Playwrights call for legislation amid first ever monologue competition

Playwrights in Grenada have made a call for policy makers to create legislation to govern the creative arts industry in the country.

Bjorn Bubb winner of the senior category of the monologue competition

Bjorn Bubb winner of the senior category of the monologue competition

Bjorn Bubb winner of the senior category of the monologue competition

“The time has come for us to lift our voices to make a clarion call for the creative arts to have its prominence in the legal system,” declared Francis Urias Peters, who was one of three playwrights presented with a token of appreciation for contributions made to creative arts last week Thursday.

Peters was at the time addressing those gathered for the first ever monologue competition held at the Grenada Boys Secondary School (GBSS).

“Shame on the policy makers,” he added, referencing the absence of an “arts festival,” which he said “is essential to the social and spiritual pace of the country.”

The other two playwrights that were awarded tokens of appreciation in recognition of their contribution to the arts and the young people of Grenada, Carriacou and Petite Martinique are Ricardo Keens-Douglas, who was  absent and Christopher De Riggs.

In accepting his token, De Riggs also called for the policy makers to get onboard and expressed the hope that “this (the monologue competition) is something that can grow.”

“I am proud to be a part of this event (the monologue competition)…I want to encourage the policy makers to get afoot, get (the) law involved and get the thing going again,” he said.

The monologue competition held under the theme “Bringing art to life,” was the brainchild of Theater Arts Specialist, Neila Ettienne.

“These three men have inspired me to work with the young people,” she said in making the announcement, which came as a surprise to the recipients, who witnessed the competition.

The event celebrated the works of the three Grenadian playwrights and saw students demonstrating some of their pieces, including from Ricardo Keens-Douglas’ “Aye Aye Aye Ivan” and “Yesterday”, a piece from Francis Urias Peters “Redemption Time”, and ‘Sentence to hang” and Christopher De Riggs’, Ms Gooding School’ and “Cain and Abel”.

Eighteen students from six secondary schools on the island participated in the competition.




However, it was Bjorn Bubb from the Grenada Boys Secondary School (GBSS) and Pebbles Best from the St. Mark’s Secondary School who impressed the judges most in the junior and senior categories, respectively.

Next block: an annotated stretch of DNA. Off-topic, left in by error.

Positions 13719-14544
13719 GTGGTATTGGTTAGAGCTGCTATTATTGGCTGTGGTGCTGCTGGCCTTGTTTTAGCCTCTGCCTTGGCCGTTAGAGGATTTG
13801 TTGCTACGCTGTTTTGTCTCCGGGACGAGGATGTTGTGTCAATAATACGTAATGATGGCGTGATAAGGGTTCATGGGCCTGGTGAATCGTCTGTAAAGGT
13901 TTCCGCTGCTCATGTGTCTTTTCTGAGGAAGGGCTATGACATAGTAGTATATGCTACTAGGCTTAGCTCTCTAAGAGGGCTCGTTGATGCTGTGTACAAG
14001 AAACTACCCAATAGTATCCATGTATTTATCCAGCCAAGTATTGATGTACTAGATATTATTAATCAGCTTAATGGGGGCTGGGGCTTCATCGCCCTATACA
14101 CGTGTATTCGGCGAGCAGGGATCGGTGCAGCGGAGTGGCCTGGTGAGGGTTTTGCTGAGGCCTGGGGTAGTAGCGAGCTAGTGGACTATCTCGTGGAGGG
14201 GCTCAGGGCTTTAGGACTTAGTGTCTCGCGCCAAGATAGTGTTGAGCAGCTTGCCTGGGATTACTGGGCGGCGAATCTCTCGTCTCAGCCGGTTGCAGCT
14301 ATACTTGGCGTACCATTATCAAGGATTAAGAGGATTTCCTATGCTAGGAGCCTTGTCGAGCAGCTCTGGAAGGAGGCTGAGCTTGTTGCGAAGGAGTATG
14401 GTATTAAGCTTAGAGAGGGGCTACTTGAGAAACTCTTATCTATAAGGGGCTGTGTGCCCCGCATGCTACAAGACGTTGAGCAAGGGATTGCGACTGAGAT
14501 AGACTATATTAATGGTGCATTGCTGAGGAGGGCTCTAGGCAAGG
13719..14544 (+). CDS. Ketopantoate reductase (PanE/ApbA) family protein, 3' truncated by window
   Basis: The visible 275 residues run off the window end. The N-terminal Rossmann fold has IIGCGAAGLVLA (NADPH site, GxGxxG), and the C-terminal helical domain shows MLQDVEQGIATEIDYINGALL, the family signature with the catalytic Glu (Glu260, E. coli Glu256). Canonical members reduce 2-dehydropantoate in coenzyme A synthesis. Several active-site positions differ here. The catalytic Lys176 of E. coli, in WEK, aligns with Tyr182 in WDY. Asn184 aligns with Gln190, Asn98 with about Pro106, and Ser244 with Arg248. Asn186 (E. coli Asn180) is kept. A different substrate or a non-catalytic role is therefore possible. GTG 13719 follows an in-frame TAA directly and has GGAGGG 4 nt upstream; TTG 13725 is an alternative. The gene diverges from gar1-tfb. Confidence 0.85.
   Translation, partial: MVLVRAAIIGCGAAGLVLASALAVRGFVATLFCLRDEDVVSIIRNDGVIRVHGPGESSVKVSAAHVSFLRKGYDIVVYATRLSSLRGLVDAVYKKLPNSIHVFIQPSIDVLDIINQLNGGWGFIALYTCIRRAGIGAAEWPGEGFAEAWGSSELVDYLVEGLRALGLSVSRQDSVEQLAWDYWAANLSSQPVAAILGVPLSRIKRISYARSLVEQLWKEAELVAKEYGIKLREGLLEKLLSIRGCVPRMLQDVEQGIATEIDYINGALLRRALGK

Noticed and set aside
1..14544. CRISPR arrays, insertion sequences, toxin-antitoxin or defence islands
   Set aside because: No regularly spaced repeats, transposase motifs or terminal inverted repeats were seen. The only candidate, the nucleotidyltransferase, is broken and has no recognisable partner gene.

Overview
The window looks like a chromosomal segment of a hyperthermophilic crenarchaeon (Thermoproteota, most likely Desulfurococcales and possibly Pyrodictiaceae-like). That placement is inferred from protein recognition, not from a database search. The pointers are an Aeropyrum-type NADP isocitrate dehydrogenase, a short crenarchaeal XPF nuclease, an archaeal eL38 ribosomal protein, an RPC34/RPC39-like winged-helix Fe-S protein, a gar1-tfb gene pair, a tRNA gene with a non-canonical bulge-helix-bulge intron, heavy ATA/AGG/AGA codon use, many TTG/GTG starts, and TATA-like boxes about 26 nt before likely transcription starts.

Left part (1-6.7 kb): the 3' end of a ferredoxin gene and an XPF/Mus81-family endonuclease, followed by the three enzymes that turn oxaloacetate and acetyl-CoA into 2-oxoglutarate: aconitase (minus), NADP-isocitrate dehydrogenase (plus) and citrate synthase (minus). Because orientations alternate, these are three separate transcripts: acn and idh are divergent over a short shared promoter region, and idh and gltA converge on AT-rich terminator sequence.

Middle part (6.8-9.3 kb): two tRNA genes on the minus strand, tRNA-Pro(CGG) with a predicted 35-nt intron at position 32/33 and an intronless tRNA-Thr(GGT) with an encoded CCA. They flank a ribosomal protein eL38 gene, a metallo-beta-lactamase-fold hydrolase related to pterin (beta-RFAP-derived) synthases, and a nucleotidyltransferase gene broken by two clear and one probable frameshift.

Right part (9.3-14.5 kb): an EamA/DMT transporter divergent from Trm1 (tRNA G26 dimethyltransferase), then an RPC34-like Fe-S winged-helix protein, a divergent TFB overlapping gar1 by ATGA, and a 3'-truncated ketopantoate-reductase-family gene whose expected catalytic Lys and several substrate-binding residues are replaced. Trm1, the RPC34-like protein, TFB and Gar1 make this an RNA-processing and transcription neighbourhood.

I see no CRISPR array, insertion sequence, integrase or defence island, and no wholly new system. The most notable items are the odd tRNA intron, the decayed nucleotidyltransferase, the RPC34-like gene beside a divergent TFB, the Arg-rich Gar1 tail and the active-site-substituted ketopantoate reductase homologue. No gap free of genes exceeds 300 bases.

Bjorn Bubb is the son of local comedian Wayne Bubb.

The fourth form student won the senior category with 544 points, after an entertaining delivery of “Aye Aye Aye Ivan” and “Ms Gooding”.

“It was a good experience for me to be able to showcase my talents and gain more experience in the drama field,” he said in an interview with THE NEW TODAY at the end of the event.

 Pebbles Best winner of the junior category of the first ever monologue competition for secondary school students

Pebbles Best winner of the junior category of the first ever monologue competition for secondary school students

The junior winner, Pebbles Best is a form three student, who is actively involved in drama activities at her church and school.

“I feel very proud and I just want to thank God for this win and for giving me the confidence to go out there and do it,” Best said.

First, second and third place winners were awarded trophies and cash vouchers to be a part of the Excel programme at the Grenada Public Service Credit Union.

Speaking with THE NEW TODAY following the event, Ettienne said, “I am extremely happy with the performance of all the students and to think all of them did an exceptional job and I just want to congratulate all of them.”

Ettienne, the Artistic Director of the ‘Creative Arts Theater,’ which was formed in 2013, after the introduction in secondary schools of Theatre, Drama and the Arts as a subject area by the CXC.

“Since there is no arts festival going on, this is a good avenue for them to be a part of something great that would help them in the future to stay out of trouble, to become more confident, with their literacy and the whole interactive communication process,” she told this newspaper.

According to Ettienne, the intention is to make the monologue competition “an annual event.”

“I am also thinking about doing one for the primary school students…and maybe do some coral speaking and maybe some 10 minute plays to have a more variety,” she said.

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